The AAUP and the Oregon AFT have been working on this organizing drive for a while, now they apparently feel confident enough to go public:
In other OSU news, here’s the letter OSU President Ed Ray recently sent out:
Oregon State University community,
Today, the University Board of Trustees voted to approve tuition rates for the 2017-18 academic year that include a 4 percent increase in resident undergraduate tuition and a 2 percent increase in non-resident undergraduate tuition. Twenty-five percent of this increase in tuition will be directed to need-based student financial aid.
Tuition for graduate students and students participating in specific academic programs are available here.
Trustees voted on these tuition rates upon my recommendation as part of a comprehensive university strategy to:
· Manage expenses in a fiscally prudent and sustainable manner including reducing expenses where necessary;
· Invest in specific priority strategies, including efforts to increase graduation and retention rates through the Student Success Initiative;
· Recruit and retain quality faculty and staff members;
· Grow student enrollment in online learning, at OSU-Cascades and in other programs;
· Develop new revenue streams; and
· Continue to engage in high quality and impactful teaching, research, and outreach and engagement.
Unfortunately, we will be forced to make hard choices while contending with much higher state-required employee benefit costs and an unacceptable continuing decline in higher education support from the state of Oregon.
I did not propose larger tuition increases despite pending budget shortfalls because I realize that many students are heavily burdened already with student loans and other concerns. Our students should not bear the brunt of covering an anticipated shortfall in state funding for higher education. In fact, students must remain Oregon State’s first priority for support so that they can continue to pursue their studies, graduate and prosper in life and career.
As you may know, we have already raised $50 million of a $150 million fund-raising goal to support student financial aid, support services and programs to improve student success. In addition to fund-raising, we must find alternative revenue sources, and we must implement cost reductions to balance the university’s budget.
For at least the next two fiscal years, we will have to identify continuing annual cost savings and reallocate existing resources approximating $20 million. This is because state funding for the public universities could remain flat — and at $100 million less than the continuing operating needs of the universities. Nevertheless, we will continue to invest in increased student financial assistance; seek to expand our Student Success Initiative efforts; and provide adequate compensation increases for our faculty and staff.
We have created a new budget website to keep the OSU community up-to-date on fiscal matters facing the university and to inform you of our efforts to operate Oregon State in the most effective and financially responsible manner possible while serving the university’s mission.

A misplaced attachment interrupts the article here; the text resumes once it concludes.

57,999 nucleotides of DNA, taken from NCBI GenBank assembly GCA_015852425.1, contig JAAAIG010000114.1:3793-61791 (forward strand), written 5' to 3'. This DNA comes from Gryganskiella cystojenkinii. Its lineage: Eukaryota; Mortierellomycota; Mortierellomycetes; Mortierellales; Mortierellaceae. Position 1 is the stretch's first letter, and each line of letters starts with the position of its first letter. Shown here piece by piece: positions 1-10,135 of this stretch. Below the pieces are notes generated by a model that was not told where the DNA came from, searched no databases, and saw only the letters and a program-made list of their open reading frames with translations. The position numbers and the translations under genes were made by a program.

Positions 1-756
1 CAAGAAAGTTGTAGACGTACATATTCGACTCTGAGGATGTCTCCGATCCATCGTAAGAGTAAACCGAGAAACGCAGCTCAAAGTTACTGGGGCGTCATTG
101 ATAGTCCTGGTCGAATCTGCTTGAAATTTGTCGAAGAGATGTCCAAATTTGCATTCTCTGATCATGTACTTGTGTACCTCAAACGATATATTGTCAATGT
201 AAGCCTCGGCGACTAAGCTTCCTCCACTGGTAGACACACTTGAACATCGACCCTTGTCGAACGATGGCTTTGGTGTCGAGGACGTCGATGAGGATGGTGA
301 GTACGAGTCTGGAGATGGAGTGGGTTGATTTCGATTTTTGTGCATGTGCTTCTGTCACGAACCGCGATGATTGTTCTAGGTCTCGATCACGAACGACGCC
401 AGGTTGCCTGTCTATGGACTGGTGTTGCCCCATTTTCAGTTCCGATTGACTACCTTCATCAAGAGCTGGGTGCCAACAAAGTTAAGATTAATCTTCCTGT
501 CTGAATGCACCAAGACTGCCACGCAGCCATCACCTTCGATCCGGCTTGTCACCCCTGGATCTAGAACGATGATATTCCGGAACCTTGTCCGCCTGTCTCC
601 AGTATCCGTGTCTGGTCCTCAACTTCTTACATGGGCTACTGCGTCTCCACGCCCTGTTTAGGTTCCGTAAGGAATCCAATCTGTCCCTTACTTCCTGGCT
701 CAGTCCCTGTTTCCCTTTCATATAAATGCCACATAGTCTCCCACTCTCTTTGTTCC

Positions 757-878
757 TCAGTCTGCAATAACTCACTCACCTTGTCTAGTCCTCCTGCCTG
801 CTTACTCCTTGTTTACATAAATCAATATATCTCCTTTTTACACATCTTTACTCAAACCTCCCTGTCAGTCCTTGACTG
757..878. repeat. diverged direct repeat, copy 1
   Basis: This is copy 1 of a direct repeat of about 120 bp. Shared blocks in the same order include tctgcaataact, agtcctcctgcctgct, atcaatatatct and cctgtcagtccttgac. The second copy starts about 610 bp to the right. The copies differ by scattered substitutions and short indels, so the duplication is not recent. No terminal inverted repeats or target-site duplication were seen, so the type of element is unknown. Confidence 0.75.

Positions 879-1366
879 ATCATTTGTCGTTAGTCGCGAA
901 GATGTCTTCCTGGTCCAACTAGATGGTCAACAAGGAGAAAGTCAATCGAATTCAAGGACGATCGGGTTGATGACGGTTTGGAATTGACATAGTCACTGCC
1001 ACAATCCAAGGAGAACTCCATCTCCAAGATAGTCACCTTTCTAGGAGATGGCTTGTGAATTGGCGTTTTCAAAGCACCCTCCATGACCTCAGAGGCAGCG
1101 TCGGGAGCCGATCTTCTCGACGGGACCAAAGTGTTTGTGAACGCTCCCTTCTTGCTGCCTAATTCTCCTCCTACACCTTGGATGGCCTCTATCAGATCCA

Over the past several months, university budget director Sherm Bloomer worked with the university budget committee and a separate student advisory group to consider budget needs and tuition scenarios for next year. Knowing that Oregon State is faced with flat funding from the state for the next two years, both budget groups supported a 4 percent increase for resident undergraduate tuition.
I have taken these recommendations very seriously. I also have listened closely to input provided by our students, faculty and staff to understand their needs and concerns.
I also realize that each of Oregon’s seven public universities must determine its own requirements for cost reductions and tuition increases. With no increase in state funding in sight, it has been publicly reported that some of Oregon’s universities are considering double-digit tuition increases.
I remain deeply disappointed that state leaders have no meaningful plan to manage the budget challenges we face in Oregon — other than by hunkering down and waiting for better times. I have been in Oregon for 14 years. I note that the absence of a state strategy that provides for investment in a better future for all Oregonians during both good and bad times has persisted for too long. The state’s current approach of hoping for better times is not a strategy.
I strongly encourage the governor, legislators and business leaders to make hard decisions to find the funding required to support every level of the Pre-K-20 education continuum. We need a more highly educated workforce to escape these continuing budget problems and power Oregon’s 21st century economy. The people of Oregon deserve better than crisis management.
Until we see significant and continuing state investments in higher education, we will do our best at Oregon State University, including engaging in collaborations with other education partners, to pursue an investment strategy that Oregonians need and deserve.
We will continue to do our best to invest in the quality of our core mission of teaching, research, and outreach and engagement. And Oregon State will remain transparent and fiscally prudent while working to keep tuition increases as low as possible.